Many Ukrainians say they want Russia to pay to rebuild the damage it has caused to their country. Although the U.S. and European Union countries are exploring ways to use frozen assets from Russian oligarchs to help cover the cost, getting Moscow to pay reparations seems unlikely.
Zelenskyy has urged the international community to step up.
“We are already preparing a large-scale Recovery Plan for Ukraine after the war and need a strategic international support plan for Ukraine that will be a modern analogue of the historic Marshall Plan,” Zelenskyy said in May, speaking virtually to an international donors’ conference in Warsaw, Poland. “The reconstruction of Ukraine must now become the same historical example for our time and for the future as the restoration of European countries after World War II. ”
In the meantime, local officials are pleading with foreign governments and international aid groups for as much help as they can get to build temporary shelters for the growing number of displaced Ukrainians.
“One of the main needs is housing for people: modular houses, any housing where we can accommodate people,” said Irpin Mayor Oleksandr Markushin. “Irpin paid a very high price for the victory over the Russians. Many families were left homeless.”
Officials in Irpin said they are already in conversation with the British to put up another shelter in an empty lot — but first, the area has to be cleared of boobytraps and mines left behind by Russians.
Temporary housing is also being set up in nearby suburbs. In Borodyanka, one of the more badly damaged towns northwest of Kyiv, Ukrainian workers are in the process of constructing container homes sponsored by the Polish government. The homes, which will sit in an empty field behind the local outdoor stadium, will accommodate more than 350 people. Georgy Yerko, the deputy district mayor, said the city had been in touch with the Italian and Portuguese governments for donations of additional temporary housing.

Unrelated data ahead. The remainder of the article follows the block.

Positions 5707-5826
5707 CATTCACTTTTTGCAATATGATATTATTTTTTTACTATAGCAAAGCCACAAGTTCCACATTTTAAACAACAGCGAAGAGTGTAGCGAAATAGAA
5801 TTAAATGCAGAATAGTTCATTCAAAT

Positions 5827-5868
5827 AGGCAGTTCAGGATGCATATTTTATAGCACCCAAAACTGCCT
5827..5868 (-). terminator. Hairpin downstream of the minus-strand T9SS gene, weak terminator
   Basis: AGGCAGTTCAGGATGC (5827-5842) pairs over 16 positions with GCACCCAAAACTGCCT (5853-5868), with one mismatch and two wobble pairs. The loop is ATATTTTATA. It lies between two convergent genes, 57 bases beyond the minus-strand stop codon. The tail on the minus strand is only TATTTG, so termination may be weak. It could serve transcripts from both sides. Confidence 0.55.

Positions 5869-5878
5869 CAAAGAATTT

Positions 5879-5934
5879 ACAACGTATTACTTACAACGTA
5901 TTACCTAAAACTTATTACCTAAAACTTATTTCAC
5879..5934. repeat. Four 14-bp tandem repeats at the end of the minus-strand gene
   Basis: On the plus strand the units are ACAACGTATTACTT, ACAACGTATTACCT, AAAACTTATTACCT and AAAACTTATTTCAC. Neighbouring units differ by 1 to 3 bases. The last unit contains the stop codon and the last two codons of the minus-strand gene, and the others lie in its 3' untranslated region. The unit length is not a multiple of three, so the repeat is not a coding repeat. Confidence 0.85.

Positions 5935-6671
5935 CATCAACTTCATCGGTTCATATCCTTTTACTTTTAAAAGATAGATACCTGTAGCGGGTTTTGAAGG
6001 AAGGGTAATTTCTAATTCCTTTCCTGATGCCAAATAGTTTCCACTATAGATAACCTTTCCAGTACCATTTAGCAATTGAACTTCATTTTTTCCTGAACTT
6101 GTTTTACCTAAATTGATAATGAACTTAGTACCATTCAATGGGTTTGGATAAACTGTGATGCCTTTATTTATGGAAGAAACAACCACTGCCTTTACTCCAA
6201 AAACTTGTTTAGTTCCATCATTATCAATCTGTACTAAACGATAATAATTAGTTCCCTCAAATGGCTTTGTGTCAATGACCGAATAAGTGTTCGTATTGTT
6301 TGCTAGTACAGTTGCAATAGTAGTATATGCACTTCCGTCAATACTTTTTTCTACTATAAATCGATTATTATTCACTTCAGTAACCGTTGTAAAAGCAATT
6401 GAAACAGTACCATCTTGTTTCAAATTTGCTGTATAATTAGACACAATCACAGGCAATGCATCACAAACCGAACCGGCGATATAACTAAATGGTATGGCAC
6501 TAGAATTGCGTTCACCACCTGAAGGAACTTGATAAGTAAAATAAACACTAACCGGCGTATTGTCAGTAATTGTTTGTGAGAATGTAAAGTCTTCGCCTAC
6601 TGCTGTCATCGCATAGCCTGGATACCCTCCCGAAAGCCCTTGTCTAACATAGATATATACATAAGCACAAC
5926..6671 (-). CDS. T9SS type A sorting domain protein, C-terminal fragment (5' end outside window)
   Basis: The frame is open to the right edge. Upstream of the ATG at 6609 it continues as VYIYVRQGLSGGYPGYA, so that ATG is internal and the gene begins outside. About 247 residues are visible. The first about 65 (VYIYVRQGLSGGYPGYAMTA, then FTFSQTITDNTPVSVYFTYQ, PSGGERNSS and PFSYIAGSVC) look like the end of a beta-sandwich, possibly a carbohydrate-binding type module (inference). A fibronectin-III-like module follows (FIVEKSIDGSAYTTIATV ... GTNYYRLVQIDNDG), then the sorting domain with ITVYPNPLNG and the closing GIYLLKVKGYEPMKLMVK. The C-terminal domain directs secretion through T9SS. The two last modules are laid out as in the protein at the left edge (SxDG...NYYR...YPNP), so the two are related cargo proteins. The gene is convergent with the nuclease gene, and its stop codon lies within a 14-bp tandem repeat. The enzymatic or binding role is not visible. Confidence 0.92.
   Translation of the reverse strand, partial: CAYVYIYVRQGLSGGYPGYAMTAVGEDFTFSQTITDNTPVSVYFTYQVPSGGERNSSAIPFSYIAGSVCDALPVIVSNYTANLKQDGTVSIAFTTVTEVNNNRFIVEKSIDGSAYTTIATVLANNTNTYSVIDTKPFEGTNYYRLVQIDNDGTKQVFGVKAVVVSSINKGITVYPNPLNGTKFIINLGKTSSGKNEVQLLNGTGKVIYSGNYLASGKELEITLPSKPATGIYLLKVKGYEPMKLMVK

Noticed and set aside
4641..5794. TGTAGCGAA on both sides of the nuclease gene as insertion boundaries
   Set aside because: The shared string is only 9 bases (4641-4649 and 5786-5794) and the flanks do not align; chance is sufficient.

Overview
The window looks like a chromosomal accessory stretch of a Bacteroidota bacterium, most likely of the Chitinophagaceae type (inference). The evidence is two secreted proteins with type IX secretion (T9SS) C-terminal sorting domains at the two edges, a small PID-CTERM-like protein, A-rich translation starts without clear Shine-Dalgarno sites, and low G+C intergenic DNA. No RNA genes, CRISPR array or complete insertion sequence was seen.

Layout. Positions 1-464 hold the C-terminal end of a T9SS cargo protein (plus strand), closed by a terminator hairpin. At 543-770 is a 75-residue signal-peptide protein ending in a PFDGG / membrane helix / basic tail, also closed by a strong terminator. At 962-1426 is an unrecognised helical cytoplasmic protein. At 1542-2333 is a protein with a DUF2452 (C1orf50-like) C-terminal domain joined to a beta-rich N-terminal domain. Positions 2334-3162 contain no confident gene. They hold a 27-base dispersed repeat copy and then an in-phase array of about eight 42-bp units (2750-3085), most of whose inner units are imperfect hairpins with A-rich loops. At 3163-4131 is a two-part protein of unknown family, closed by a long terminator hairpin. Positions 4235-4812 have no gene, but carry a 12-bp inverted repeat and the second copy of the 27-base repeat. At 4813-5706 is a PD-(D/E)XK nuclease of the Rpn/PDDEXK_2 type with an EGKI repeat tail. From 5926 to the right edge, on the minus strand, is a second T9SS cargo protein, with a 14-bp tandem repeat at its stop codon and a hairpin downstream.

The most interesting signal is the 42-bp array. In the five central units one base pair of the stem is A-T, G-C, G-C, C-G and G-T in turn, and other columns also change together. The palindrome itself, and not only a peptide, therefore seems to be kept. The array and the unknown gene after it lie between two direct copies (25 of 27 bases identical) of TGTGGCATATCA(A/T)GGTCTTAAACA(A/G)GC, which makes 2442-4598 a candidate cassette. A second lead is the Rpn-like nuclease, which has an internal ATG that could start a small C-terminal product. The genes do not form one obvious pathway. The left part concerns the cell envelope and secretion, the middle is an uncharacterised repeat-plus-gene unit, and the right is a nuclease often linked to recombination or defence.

With so much foreign money flowing into Ukraine, international observers are wary that the country could slip back into its long pattern of government corruption and self-dealing. European Commission President Ursula von der Leyen said any E.U. recovery package for Ukraine would have to be “spent in accordance with E.U. rules” and would need to include anti-corruption initiatives.
Yerko said the war has changed Ukraine. “People have rethought things in their lives. I don’t believe there will be a corruption issue,” he said.
But some people most in need of assistance aren’t so sure Ukraine can shake its past.
“There’s always promises from the government,” said Serhiy Griva, 64, a pensioner from Borodyanka.
Griva’s apartment building was destroyed during the Russian occupation, and he now lives in a small storage unit with his friend of 25 years, Anatoliy Dvorak.
Griva said he filled out paperwork at the city council’s office to get help but hasn’t heard back. He and Dvorak rely on volunteers who come by every few days to drop off food and water for them and the other displaced Ukrainians now living in the row of storage units lining a dirt road.
“I lost everything,” he said. “It's so sad. I don’t know where I will live. I don’t have hope that anyone will rebuild the apartment.”